Home Forums Road Racing Caster, camber, toe

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    • #27697
      Ric mcDade
      Participant

      Built a new laydown, stiff stiff chassis, looking for some thoughts on initial setup on Caster, Camber, Toe, from the laydown guys. Guess first question would be, does chassis stiffness have any effect on what a guy would start with? I lean towards more of a loose, on the verge of twitchy type kart, was thinking in the neighborhood of 10* Caster, 1/4* camber , and zero toe, but, would love some input from someone who knows karting geometry.

    • #27706
      Bernie Baldus
      Participant

      Ric, congrats.

      Why do you think it is stiff, what did you do?

      What kind of spindles and front brakes do you have?  Did you model the kart after any others?  Anything krazy up on the front end?

      What are you planning to run, Open?

       

      Bernie

    • #27732
      Ric mcDade
      Participant

      Bernie, it’s a 1 1/4″ chassis. I had some ideas, I wrote down and had Ted Swaintec who built all of Pierre Haung’s (sp) chassis put it together. All straight tube, no bends, braced well! It IS stiff! Yea, crazy, maybe stupid, up front. Frt axle is tubes that can be slid in and out for front width. Double heim, on a slider block for caster, camber. Way too much adjustment. :) I ran it a few times a couple of years ago, car wasn’t bad at all, but I was trying some crazy engine stuff, and had a hard time finishing a race. :) But I had fun and learned a lot of what NOT to try! Now I think it’s time to pull it out and get serious. I was running 14 caster, and while I was as stable as good be, it would wear me out!! Putting it all back together with a “conventional” open motor. Tired of Stroud gigging me on the DNF’s. :) just looking for some good starting points. Any ideas? Thanks!

    • #27733
      Ric mcDade
      Participant

      Forgot, MCP’s frt and rear

    • #27764
      Bernie Baldus
      Participant

      10-12 on the Castor, try 10,

      Negative 1/2 on the Camber,  Go Positive if you are wearing the fronts out!

      Straight up on the toe.

      bb

    • #27771
      Ric mcDade
      Participant

      Thanks Bernie, kinda what I was thinking. Need it right if I’m going to run against Larson and Read.  The young guys will wear this old man out! :)

      • #28068
        Kelly Read
        Participant

        Track, kart & driver makes a difference in our experience. We did find out that we can’t run the same castor & camber on a Coyote as we can a CKI. Coyote doesn’t like positive camber and very little castor by our testing. Best we found on a Coyote (narrow) with Lindsay in the kart is 12 castor and -1 on camber. We have tried several combinations over the past 2 years and have went back to that. The CKI (as for Brad & Lindsay), they like 8-10 castor and + 1/4 – +1/2 camber. Right now we are at 8 castor & +1/4 camber. Works great on a Comer P51!!! It seemed to work on a Reed Jet at Afton but we had other issues. We always set toe at 0. We set our karts up on a level floor with the driver in it.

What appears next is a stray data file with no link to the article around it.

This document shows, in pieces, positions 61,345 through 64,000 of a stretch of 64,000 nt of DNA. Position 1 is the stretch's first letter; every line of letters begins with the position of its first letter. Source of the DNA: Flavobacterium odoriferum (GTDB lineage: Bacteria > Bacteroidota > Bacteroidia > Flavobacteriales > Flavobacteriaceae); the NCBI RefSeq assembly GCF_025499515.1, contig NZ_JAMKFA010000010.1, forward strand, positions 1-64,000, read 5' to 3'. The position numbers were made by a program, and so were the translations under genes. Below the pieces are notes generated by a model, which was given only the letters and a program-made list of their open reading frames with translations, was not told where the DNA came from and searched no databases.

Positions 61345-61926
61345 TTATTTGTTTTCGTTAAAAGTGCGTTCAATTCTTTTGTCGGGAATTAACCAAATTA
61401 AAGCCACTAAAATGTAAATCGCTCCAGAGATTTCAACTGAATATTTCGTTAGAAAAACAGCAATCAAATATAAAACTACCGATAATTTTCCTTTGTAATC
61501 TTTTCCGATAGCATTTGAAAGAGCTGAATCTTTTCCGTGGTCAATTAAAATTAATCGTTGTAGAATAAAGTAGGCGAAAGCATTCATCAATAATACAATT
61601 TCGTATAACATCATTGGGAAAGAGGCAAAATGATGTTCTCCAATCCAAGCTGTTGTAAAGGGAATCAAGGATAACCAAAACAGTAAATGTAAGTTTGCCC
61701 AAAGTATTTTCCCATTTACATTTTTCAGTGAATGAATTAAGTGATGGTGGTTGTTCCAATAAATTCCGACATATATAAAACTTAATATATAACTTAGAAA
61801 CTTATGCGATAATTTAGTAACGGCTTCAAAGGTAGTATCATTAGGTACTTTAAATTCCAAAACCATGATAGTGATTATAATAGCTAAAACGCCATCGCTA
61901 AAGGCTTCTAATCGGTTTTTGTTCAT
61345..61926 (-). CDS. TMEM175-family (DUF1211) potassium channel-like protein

Some people don’t believe we set up our karts like this but, follow them through the turns and you will see the difference!!! Just look at there tires. Pretty obvious that they run +camber. Everything we read says ( – ) camber is best but they talk about short wheel base, suspension, etc… Our belief is that we run long wheel base (not a sprint kart) with low center of gravity. I do know that we have went faster then what we used to use. Keep in mind, what works for my kids might not work for others but until you try it, you will never know. I know it can be work but, I recommend taking baby steps when experiencing. Having a kart set up right is more important than a fast motor in my opinion.

         

    • #28093
      Austin Henry
      Participant

      Ric,

      The way I have seen the effect of castor/camber is this.  Camber’s biggest effect is the way the kart turns in and camber has a larger effect on how the kart rotates.  For example at heartland park I was running 8 degrees of castor and +1/4 on camber, the kart would neither turn in or rotate, so I went to 12 degrees castor and -1/2 on camber, the kart was then almost un-drivable is was so loose, especially when the weight was rotating.  I then changed the castor back to 10 degrees, this greatly helped the weight transfer and “unloading” of the kart from center off.  It really takes a lot of trial and error to get your kart where it is fast and you feel comfortable, and this set up should change based on what type of track, and track conditions your are faced with.

      Austin Henry

    • #28096
      Ric mcDade
      Participant

      Thanks guys, I have set the caster at 10.9, and camber at 0 and toe at 0. We will start there and see what we have.

    • #28939
      Christopher Ragan
      Participant

      Kelly,
      Is that +1/4 camber on each side or total positive camber?

      • #28994
        Kelly Read
        Participant

        Chris,

        +1/4 on each side. We set ours up with driver in kart with wheels pointed straight. NOTE, this does change as you turn the steering wheel.  Our set-up is based off of track testing. There are a few tracks we set up at +1/2 or even at 0 but most tracks we run what I mentioned above.

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